Improving domestic abuse 'life-line' at Swindon conference
One in four women and one in six men will experience domestic abuse at some point in their lives.
Those are just two of the many statistics and facts revealed at a Domestic Abuse Conference held in Swindon last week, organised by the High Sheriff of Wiltshire Nicky Alberry, which I had the pleasure of supporting.
Trying to stop domestic abuse once and for all by improving help for victims and working with the perpetrators was the key aim of the meeting of delegates from county-wide agencies who are involved in protecting and supporting men and women who suffer with mental and physical domestic abuse.
Domestic abuse isn't just about violent or threatening behaviour - it can be psychological or emotional, sexual or financial, controlling and coercive. It can happen to anyone, regardless of gender, religion, race or sexuality. It can happen in short and long term relationships and partners, ex-partners and family members can all be involved.
Last week's conference was a wonderful opportunity for those decision makers - the agencies involved in protecting and helping victims of domestic abuse - to get together to share how best we can protect those who suffer abuse in relationships, whatever that relationship is.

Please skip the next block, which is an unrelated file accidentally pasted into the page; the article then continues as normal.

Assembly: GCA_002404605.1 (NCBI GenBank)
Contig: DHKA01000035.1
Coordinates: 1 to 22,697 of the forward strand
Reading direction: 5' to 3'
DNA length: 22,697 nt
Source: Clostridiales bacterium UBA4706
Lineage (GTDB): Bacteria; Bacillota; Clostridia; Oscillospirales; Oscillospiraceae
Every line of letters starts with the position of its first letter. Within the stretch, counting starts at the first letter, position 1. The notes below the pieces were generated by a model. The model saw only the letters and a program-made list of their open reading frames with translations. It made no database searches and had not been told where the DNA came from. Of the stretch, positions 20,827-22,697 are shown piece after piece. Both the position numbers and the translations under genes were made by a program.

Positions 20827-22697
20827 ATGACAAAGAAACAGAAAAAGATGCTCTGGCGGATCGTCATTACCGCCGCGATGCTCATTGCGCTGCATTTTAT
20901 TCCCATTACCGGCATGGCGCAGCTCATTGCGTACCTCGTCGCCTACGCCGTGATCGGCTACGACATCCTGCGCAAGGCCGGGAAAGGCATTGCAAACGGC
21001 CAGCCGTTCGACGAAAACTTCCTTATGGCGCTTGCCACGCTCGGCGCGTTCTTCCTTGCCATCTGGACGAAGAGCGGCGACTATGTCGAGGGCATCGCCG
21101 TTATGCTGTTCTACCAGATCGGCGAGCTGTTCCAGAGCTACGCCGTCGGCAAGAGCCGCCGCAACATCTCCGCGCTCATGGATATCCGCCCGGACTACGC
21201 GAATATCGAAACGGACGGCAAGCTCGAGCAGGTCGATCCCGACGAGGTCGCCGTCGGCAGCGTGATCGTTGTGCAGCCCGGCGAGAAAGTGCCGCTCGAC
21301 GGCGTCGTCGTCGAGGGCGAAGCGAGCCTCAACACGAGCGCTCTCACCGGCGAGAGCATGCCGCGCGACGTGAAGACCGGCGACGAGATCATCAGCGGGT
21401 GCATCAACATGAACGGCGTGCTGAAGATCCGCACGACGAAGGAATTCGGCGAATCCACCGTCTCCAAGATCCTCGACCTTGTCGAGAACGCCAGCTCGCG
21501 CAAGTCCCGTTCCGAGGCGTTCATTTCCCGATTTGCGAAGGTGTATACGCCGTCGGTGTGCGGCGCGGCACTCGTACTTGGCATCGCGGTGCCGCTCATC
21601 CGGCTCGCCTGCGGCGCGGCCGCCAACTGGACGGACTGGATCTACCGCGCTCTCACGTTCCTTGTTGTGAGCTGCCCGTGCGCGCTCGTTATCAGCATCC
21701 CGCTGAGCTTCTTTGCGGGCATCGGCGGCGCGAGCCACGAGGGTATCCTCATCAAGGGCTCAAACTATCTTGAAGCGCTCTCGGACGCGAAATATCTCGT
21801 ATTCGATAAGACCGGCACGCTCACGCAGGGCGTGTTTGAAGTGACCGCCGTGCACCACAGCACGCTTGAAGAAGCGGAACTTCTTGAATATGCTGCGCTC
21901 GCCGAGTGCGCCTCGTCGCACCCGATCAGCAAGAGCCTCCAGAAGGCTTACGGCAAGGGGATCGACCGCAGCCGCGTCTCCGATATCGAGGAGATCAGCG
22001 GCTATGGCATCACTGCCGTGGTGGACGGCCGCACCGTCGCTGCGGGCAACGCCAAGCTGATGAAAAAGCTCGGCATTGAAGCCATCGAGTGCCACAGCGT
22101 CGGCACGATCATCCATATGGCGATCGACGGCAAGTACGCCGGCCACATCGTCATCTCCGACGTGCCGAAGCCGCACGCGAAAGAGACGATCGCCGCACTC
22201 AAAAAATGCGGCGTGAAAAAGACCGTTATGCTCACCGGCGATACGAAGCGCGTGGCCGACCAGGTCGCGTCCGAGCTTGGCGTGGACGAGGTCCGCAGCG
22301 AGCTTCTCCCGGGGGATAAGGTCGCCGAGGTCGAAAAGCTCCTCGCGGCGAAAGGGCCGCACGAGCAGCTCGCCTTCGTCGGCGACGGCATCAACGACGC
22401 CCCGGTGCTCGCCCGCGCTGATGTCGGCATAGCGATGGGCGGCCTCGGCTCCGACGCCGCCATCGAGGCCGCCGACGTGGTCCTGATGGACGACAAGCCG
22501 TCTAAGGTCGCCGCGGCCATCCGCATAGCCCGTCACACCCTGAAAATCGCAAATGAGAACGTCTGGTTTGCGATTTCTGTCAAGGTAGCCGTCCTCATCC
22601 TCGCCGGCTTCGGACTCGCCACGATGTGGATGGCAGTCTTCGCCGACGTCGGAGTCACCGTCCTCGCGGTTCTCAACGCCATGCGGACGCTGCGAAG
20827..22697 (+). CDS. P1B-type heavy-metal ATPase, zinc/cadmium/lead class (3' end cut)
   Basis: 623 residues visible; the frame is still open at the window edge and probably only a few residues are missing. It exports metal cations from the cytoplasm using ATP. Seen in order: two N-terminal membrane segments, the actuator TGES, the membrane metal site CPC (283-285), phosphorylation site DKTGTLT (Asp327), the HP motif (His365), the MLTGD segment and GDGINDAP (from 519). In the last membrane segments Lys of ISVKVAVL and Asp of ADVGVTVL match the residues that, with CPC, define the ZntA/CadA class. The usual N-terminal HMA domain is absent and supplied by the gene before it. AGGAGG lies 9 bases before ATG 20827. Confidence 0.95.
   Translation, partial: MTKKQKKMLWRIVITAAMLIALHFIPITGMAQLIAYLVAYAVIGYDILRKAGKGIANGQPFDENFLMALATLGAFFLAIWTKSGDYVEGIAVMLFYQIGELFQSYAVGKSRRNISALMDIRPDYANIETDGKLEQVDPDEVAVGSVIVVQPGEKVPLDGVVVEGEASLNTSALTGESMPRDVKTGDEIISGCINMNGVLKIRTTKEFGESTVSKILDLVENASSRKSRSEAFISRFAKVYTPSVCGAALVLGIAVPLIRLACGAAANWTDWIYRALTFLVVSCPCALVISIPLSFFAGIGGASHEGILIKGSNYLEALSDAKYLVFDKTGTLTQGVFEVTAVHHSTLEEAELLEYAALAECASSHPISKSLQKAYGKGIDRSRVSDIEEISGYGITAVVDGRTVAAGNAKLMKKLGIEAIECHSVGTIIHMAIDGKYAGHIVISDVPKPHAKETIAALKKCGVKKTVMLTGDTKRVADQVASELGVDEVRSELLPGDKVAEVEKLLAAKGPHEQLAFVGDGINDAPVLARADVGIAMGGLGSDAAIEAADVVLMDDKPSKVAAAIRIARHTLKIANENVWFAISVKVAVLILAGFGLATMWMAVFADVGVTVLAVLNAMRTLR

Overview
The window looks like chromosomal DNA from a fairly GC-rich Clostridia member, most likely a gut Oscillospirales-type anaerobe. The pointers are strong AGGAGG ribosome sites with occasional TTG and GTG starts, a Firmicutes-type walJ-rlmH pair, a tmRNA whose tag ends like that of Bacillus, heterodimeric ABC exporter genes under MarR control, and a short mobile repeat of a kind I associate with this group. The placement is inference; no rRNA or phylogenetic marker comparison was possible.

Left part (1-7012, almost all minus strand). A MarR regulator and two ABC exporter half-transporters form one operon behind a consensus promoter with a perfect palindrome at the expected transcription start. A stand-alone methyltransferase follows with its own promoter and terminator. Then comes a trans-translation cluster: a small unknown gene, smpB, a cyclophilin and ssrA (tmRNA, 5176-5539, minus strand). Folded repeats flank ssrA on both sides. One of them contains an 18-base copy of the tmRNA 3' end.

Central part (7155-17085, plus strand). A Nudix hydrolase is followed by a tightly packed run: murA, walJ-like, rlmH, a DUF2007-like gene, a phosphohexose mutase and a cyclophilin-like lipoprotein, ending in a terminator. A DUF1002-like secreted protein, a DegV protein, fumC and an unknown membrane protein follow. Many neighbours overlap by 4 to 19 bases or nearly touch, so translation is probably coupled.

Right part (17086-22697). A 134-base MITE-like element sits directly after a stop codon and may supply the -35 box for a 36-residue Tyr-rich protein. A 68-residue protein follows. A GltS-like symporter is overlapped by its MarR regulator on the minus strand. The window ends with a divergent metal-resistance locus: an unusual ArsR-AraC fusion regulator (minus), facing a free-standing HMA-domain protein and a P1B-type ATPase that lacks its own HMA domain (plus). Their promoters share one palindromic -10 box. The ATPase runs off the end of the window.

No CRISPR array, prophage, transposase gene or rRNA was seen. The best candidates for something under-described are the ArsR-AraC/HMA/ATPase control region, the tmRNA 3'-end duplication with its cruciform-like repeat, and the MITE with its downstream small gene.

It was heartening to witness the level of collaboration focused on protecting victims and how we all can keep improving those services to those men and women. A good example is the excellent work of Independent Domestic Violence Advisors (IDVAs) based in GP practices and at the Great Western Hospital in Swindon. The idea of IDVAs originated from the Office of the Police and Crime Commissioner.
This blog is timely as I write this today (21/01) a draft domestic abuse bill is being put before MPs in Parliament. A serious issue like this requires government legislative intervention to help a wider culture change around domestic abuse, provide all possible protection, and support and strengthen the justice system's response to it. I am hopeful that the draft domestic abuse bill will bring about such changes once it becomes law.
Anything to support our aims of putting victims at the heart of Wiltshire Police's work - a key priority in my Police and Crime Plan and in my commissioning of valuable support services across the county to protect domestic abuse victims and survivors - is welcome.
Domestic abuse is everyone's business - if it's happening to you or someone you know, report it as soon as you can by calling 101 or if you or someone you know is in immediate danger, call 999. We understand that victims of domestic abuse will often feel scared to report it but the abuse often gets worse over time.